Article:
MONTREAL – On day three of Quebec’s hearings into the province’s proposed charter of values, the testimony started with some very personal revelations.
Thursday’s first witness, Yves Gauthier, revealed that he was not comfortable receiving a prostate exam from someone wearing a burqa or chador.
According to the executive director of the Jewish General Hospital in Montreal, accommodating patient requests is not a problem. “We have no issues at the Jewish General Hospital with respect to accommodation,” Lawrence Rosenberg said.
When a patient requests to be treated by a doctor or a nurse of the same gender, “we accommodate that wherever we can.”
The charter would forbid public employees from wearing visible religious symbols including hijabs, turbans, kippas and larger-than-average crucifixes.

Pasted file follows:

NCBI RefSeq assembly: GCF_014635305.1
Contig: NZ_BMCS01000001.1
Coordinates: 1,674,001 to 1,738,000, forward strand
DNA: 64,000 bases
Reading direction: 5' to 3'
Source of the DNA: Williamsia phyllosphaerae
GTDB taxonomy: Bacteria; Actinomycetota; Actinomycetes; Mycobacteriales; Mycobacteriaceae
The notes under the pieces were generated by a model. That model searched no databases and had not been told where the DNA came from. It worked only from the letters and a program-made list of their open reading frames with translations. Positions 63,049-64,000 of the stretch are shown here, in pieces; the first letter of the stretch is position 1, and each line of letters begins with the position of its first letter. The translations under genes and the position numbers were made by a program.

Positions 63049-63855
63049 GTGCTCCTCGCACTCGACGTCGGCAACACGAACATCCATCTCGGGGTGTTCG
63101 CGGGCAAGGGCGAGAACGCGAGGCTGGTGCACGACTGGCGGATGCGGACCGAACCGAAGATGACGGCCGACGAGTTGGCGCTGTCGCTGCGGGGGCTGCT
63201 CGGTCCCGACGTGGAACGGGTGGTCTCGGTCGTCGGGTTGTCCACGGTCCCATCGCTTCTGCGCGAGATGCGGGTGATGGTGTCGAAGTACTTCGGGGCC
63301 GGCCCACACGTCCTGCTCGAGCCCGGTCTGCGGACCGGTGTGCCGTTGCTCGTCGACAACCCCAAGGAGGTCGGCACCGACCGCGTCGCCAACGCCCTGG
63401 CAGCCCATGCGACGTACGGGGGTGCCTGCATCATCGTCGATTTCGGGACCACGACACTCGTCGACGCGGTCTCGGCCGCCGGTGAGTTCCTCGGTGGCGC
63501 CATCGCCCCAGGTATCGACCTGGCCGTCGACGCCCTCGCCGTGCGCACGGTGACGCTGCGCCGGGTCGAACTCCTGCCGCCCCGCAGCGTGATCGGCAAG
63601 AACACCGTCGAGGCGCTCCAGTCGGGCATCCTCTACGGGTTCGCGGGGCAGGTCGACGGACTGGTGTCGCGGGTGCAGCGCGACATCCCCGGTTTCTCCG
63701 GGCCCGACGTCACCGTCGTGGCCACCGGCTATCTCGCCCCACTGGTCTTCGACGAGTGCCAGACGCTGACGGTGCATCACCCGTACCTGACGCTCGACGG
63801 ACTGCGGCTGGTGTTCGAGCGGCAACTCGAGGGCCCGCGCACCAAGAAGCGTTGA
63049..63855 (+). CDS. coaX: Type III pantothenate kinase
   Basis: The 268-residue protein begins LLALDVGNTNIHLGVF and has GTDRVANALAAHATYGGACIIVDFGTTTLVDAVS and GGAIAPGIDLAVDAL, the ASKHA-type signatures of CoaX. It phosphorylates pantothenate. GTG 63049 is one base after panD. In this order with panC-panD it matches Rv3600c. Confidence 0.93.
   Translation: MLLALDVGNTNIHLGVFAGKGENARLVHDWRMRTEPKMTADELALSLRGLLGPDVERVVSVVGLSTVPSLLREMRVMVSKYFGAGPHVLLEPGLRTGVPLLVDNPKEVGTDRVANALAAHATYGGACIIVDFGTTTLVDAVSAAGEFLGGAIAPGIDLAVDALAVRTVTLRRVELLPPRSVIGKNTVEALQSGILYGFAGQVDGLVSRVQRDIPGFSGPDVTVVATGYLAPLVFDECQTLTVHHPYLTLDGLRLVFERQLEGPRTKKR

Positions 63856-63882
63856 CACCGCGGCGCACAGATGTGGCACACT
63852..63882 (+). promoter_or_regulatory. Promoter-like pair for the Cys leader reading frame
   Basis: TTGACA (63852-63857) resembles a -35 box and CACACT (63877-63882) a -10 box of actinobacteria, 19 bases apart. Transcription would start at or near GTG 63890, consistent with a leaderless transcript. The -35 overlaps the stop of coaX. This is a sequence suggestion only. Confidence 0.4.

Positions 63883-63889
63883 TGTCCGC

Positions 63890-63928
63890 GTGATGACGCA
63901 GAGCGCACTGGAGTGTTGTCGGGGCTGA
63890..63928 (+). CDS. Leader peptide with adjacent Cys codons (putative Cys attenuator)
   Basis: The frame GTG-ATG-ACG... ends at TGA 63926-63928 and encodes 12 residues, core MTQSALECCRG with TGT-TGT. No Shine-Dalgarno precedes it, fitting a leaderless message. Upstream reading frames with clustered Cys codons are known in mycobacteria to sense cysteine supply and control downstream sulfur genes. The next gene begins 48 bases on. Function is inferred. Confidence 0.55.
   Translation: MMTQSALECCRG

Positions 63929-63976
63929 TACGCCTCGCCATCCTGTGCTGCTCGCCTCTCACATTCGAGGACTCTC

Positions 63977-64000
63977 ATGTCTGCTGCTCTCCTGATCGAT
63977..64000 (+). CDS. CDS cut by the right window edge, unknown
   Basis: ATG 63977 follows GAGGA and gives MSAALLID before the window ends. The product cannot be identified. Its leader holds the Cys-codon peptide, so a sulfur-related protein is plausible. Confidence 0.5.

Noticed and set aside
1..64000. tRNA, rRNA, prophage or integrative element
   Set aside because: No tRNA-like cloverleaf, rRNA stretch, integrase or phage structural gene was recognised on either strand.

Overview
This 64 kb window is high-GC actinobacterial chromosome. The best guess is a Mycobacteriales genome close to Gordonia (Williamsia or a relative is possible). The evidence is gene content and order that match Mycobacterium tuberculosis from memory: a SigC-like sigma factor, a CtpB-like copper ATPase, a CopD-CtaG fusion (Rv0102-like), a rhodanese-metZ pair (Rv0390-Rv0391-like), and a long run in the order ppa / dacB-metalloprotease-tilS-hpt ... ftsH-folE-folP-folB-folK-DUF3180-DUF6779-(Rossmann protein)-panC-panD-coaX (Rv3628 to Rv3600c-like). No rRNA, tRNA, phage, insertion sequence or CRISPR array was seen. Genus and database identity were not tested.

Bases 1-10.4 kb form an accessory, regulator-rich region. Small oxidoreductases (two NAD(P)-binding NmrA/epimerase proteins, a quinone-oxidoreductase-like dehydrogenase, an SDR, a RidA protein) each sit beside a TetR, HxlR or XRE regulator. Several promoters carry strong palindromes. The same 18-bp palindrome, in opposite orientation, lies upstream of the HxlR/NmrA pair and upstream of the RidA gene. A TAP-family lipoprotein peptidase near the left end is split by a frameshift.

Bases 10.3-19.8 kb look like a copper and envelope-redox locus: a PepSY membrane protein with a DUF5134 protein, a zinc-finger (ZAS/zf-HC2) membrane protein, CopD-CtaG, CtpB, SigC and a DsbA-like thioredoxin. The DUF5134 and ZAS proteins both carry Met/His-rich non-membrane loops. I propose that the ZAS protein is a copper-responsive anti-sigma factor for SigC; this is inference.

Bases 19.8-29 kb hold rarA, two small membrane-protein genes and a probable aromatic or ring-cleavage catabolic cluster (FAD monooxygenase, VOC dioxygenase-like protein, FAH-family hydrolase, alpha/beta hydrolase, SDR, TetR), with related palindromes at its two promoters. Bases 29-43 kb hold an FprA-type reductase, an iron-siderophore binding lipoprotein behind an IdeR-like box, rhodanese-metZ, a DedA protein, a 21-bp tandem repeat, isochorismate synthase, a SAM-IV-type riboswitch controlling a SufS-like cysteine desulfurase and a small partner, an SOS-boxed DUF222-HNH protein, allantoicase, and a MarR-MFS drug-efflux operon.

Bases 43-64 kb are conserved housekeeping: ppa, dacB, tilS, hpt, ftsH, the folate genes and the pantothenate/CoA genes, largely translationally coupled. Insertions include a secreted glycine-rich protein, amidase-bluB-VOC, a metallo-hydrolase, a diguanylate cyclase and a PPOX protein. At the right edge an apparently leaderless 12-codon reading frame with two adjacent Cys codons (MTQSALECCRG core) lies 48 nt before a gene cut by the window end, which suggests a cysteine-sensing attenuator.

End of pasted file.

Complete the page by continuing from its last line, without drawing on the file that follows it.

On the second day of hearings, testimony was heard from a wide range of people, for and against the controversial proposal.
One speaker said the proposed legislation doesn’t go nearly far enough whole others called Bill 60 a gross violation of federal and Quebec charters of rights.
Andrea Richard, a 79-year-old former nun, said she wholeheartedly agrees with the charter, and argued it doesn’t far enough.
In earlier testimony, the commission heard from Martin Laperriere, who said he believes Bill 60 violates the federal and Quebec charters of rights.
But it was the Liberals’ shift in position that garnered the most attention.
The Liberals are moving ever so slightly towards the PQ’s position of banning garments such as the chador.
The Parti Quebecois government insists it won’t back down on the values charter and is ready to make it an election issue if need be.
– With files from The Canadian Press